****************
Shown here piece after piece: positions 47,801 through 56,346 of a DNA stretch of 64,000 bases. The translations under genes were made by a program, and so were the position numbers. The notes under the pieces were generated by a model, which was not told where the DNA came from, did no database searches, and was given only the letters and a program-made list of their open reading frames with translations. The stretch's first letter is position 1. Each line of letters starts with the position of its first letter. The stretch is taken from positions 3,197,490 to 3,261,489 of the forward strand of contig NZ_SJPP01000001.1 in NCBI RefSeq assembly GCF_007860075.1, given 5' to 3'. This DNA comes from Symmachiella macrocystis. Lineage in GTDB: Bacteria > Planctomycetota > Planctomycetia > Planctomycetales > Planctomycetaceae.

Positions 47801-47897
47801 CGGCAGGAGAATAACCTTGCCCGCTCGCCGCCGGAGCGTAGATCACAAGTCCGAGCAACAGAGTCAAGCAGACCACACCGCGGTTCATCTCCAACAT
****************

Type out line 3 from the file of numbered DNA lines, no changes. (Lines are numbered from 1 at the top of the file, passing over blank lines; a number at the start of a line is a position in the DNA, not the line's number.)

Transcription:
47801 CGGCAGGAGAATAACCTTGCCCGCTCGCCGCCGGAGCGTAGATCACAAGTCCGAGCAACAGAGTCAAGCAGACCACACCGCGGTTCATCTCCAACAT